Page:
Each of Granada's monuments hides a mathematical message that goes unnoticed. Geometry and calculations make up every corner to talk about power, God, commerce or the life of the city and its past. Nothing is configured randomly. But discovering it is difficult. To facilitate it, Álvaro Martínez Sevilla, professor of the department of Algebra in the School of Computer and Telecommunications Engineering of the University of Granada, has developed a free application for mobile that allows to unravel the mysteries of the forms and numbers of the monumental city of Andalusia. This Wednesday has been presented by the Discover Foundation.
"The Palace of Carlos V has the measures of power. It is expressed through cartographic spheres, symbol of the Empire. The squares represent the solidity, the earthly, the balance. The circles, the divine perfection. And both figures emanate from the same geometry ad quadratum", Explains enthusiastic Martínez Sevilla. The Latin term refers to the method of construction based on the aforementioned geometric figures.
This monumental complex is born of a number, that of the radius of the circumference that circumscribes the octagon on which the chapel rises. From there, the harmony that is perceived is born without realizing the proportion reiterated in the work.
The Royal Hospital it hides another fundamental number, the 22/7 ratio with which Archimedes approached Pi. "It's not just in the oculi [ventana circular], but in the unique flared arches [estructuras entre pilares o columnas] which are three times and peak higher than they are wide ", explains the computer scientist, who sees in this characteristic a" personal seal ".
These are just some examples of how mathematics marks architecture, not only as a fundamental constructive element, to guarantee the functionality of the building, but also as a symbolic expression, harmonic resource and decorative discourse.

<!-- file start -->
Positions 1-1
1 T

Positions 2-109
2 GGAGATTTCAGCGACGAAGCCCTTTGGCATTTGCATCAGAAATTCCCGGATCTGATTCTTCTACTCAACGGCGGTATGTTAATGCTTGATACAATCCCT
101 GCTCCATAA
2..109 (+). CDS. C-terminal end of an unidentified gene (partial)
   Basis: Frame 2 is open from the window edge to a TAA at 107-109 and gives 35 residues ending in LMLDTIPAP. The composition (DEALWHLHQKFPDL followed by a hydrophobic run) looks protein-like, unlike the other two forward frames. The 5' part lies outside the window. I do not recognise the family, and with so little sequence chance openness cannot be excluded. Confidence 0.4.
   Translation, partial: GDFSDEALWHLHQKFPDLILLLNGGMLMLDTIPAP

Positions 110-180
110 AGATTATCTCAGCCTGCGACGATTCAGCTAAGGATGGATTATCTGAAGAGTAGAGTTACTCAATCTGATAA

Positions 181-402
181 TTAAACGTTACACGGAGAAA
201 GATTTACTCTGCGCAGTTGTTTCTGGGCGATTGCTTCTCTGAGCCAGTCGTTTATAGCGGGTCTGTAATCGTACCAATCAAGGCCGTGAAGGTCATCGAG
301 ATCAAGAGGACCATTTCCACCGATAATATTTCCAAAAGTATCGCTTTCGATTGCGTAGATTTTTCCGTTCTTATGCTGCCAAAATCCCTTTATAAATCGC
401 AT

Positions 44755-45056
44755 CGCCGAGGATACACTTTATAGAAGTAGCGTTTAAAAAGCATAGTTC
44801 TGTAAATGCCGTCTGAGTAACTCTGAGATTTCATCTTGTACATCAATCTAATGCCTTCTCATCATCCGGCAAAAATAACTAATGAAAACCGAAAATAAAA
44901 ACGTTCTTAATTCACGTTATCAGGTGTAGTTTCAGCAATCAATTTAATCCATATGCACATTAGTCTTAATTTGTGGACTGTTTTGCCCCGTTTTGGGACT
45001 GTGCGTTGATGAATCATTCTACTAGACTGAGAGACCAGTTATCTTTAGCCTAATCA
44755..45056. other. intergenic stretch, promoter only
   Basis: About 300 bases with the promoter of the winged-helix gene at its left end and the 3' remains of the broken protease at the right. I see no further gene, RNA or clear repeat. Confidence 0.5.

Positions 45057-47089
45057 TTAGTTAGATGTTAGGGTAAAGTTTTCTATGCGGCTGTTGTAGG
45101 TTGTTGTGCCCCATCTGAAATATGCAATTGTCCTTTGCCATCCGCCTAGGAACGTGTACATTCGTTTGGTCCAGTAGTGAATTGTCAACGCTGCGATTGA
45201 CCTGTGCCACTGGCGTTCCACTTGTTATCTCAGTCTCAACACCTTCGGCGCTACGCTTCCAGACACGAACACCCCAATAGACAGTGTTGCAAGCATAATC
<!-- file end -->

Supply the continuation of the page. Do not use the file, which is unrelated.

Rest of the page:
After four years organizing mathematical tours that have been reflected in a book superventas (Editorial University of Granada, EUG), Álvaro Martínez Sevilla has wanted to take a step further in his informative work and has created the application presented on Wednesday. "We have put a lot of effort to undress the technical language mathematics and make it available to anyone with basic education and knowledge," he explains.
The mobile program allows you to see the most relevant geometric figures superimposed on the images of the monuments. Photographs are accompanied by an explanation of their architectural importance. "Users are surprised to find mathematical patterns where before they only saw a construction," says the professor.
To configure the application, the computer program has been used Geogebra, an interactive geometric and algebraic processor. It was created by Markus Hohenwarter 18 years ago and is a software free designed for educational purposes.
In the display of the images, the Exploria Ciencia technology of the Discover Foundation has been used, which allows designing and constructing virtual exhibitions, with 360-degree panoramic photographs in which the "hot spots" stand out, explains the University professor. from Granada.
The story has emerged from the collaboration of professionals from different disciplines and the experience of Martínez Sevilla, who began his walks as a didactic offer to students of the Summer Science Campuses.
Also this Wednesday they have presented the first three-dimensional modeling of a section of a mocárabe ceiling (decorative architectural element of plaster formed by juxtaposed and hanging prisms, as if they were stalactites) of the Alhambra. The pieces have been made with a 3D printer and are linked using magnets to understand, as if it were a puzzle, the constructive dynamics. "So that they can touch", summarizes the professor of Algebra.
The next step, with which you are already working, is to integrate everything you have learned so far into a virtual reality system that allows you to immerse yourself completely in the magic of architecture through its shapes and numbers. "It's about incorporating technology into scientific knowledge," he concludes.
The project Mathematical Walks by Granada of the Discover entity is co-financed by the Spanish Foundation for Science and Technology (FECYT) of the Ministry of Science, Innovation and Universities and the Ministry of Knowledge, Research and University of the Junta de Andalucía.